Rabid For Ramps

By Amy Grant | March 15, 2022
Image by Cavan Images
by Amy Grant
March 15, 2022

My favorite spring veggie isn’t anything I grow. It is in fact something I forage. My favorite spot to gather this delicacy is top secret… as in if I told you, I’d have to kill you. 

Not to worry though. This ingredient is readily available to those willing to search for it, as long as you don’t live in Washington state. Yes, I live in this beautiful area, which means I must forage farther afield. I’ll give you a hint. We’re talking about ramps, aka wild leeks, which are found under the forest canopy comprised of beech, birch, sugar maple, poplar, buckeye, linden, hickory, and/or oak

I wish I could grow them, although then I wouldn’t get to have the adventure of hunting for them. Apparently, some folks in California have tried to cultivate them, but to no avail.  

What Are Ramps?

So why am I all fired up about ramps? Probably because they are one of the first edible green things to poke through the soil in the early spring, and also because they have a subtle, perfectly blended flavor of garlic/onion. Oh, and the trip I get to take to harvest them is an added bonus as well. 

Just what do I do with the ramps when I get them home? Everything. They make a delish ramp butter to melt on steak, they are sublime caramelized, a revelation sautéed with fried eggs, yummy with morels or really any kind of mushroom, and the piece de resistance: ramp and white cheddar grits! Ramp and white cheddar grits are delicious and comforting. You can use either quick cooking grits or not. Heck, you can even use polenta or cornmeal.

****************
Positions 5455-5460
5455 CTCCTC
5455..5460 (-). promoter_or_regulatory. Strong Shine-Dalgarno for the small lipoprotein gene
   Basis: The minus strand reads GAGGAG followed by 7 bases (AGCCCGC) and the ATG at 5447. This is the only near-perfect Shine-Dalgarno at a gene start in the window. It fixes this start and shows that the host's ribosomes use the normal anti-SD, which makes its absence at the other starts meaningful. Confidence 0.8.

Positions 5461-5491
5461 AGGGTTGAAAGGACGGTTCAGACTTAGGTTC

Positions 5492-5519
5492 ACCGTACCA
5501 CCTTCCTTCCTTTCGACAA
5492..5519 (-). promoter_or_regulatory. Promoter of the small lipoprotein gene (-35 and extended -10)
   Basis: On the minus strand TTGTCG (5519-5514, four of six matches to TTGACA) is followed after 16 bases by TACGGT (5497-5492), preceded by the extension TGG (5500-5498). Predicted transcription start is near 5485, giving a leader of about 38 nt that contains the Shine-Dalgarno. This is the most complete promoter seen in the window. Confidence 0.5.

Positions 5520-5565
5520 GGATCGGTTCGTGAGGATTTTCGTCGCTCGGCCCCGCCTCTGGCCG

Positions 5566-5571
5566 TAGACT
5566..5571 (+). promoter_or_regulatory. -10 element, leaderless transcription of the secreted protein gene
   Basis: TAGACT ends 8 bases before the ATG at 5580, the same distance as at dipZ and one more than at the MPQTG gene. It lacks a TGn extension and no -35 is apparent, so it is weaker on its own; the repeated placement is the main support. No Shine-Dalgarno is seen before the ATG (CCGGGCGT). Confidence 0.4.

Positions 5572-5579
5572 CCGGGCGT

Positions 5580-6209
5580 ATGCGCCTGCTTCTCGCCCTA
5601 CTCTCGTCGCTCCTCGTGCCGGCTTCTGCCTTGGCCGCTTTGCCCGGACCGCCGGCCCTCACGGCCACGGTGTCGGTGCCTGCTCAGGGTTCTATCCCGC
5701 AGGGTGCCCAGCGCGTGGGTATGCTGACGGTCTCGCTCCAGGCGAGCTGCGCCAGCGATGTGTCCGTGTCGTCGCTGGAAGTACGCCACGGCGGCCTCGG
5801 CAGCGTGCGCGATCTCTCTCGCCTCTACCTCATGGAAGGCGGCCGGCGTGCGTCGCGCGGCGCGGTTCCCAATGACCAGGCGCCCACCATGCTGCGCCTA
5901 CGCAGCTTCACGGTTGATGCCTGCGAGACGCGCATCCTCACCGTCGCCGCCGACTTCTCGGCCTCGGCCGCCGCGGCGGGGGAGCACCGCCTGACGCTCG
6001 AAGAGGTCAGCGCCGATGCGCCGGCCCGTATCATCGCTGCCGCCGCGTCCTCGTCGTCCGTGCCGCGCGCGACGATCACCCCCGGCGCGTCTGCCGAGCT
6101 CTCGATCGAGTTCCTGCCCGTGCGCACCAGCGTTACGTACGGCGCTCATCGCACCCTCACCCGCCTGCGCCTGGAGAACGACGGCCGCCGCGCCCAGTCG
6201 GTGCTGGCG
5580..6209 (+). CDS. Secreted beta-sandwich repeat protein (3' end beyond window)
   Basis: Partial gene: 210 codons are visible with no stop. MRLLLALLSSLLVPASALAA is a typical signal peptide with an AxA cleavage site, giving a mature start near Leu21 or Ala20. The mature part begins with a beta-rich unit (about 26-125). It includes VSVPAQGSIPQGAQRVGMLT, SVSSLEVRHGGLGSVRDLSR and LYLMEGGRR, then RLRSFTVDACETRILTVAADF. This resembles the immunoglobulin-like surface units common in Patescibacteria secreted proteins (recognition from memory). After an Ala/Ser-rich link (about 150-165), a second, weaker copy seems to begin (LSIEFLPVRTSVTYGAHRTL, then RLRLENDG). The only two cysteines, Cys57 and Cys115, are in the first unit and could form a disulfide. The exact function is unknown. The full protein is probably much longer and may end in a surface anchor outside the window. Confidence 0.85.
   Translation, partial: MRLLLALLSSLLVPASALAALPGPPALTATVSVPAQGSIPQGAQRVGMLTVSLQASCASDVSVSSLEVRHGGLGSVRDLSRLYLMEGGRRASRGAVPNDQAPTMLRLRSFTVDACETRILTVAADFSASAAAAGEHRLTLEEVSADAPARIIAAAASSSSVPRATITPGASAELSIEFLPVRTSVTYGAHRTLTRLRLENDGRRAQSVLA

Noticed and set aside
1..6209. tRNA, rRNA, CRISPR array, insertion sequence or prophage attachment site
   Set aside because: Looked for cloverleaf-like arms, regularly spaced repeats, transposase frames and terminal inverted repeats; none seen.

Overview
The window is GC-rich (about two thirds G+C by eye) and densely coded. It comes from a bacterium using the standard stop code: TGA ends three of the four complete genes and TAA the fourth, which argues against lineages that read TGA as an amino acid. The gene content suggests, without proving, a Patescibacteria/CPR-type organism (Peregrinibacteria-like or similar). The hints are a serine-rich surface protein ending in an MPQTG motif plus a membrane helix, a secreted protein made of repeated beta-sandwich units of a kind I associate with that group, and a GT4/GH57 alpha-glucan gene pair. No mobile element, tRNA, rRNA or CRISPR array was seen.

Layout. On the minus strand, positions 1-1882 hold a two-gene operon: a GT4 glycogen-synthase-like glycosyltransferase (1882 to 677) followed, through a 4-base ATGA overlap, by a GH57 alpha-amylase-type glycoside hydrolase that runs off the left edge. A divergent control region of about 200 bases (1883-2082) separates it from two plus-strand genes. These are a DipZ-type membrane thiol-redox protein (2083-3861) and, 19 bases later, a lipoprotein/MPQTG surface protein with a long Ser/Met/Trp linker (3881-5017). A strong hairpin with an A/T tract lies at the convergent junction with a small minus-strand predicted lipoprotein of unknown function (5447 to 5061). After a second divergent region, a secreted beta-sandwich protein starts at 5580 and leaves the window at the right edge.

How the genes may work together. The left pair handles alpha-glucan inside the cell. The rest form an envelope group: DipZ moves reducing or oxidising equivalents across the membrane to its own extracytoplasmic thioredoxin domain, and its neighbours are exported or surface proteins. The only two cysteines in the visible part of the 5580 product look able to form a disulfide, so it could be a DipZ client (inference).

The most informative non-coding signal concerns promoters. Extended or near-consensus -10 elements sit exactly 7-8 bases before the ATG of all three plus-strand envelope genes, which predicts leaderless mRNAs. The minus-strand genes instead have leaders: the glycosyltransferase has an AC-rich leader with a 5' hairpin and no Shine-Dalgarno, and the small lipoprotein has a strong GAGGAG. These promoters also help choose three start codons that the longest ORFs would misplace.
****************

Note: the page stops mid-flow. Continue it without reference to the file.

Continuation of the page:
How to Cook Ramps and White Cheddar Grits

Cut and sauté the ramps in butter until they are tender. Remove them from the pan. Cook the amount of grits you want according to the instructions. When the grits are done, thick and tender, remove from heat and stir in salt, pepper, your sautéed ramps, minced garlic, grated white cheddar, and a bit of half/half or milk and heavy cream plus a dollop of butter to loosen things up. Devour.

Oh, and if you can’t go a-foraging, in a pinch, leeks are an acceptable substitute for ramps. After all, ramps are just wild leeks. 

Tell us what you think: Leave a comment
This article was last updated on
Read more about Backyard Stories
Did you find this helpful? Share it with your friends!

Get our latest eBook, “Bring Your Garden Indoors: 13 DIY Projects for the Fall and Winter”

As the seasons change, it’s time to think about bringing your garden indoors. From creating an indoor garden to using natural decor for your holiday decorations, our latest eBook features 13 of our favorite DIY projects for the whole family.

 Happy holidays from all of us at Gardening Know How.

Leave a comment.

Your email address will not be published. Required fields are marked *

*

Join Us - Sign up to get all the latest gardening tips!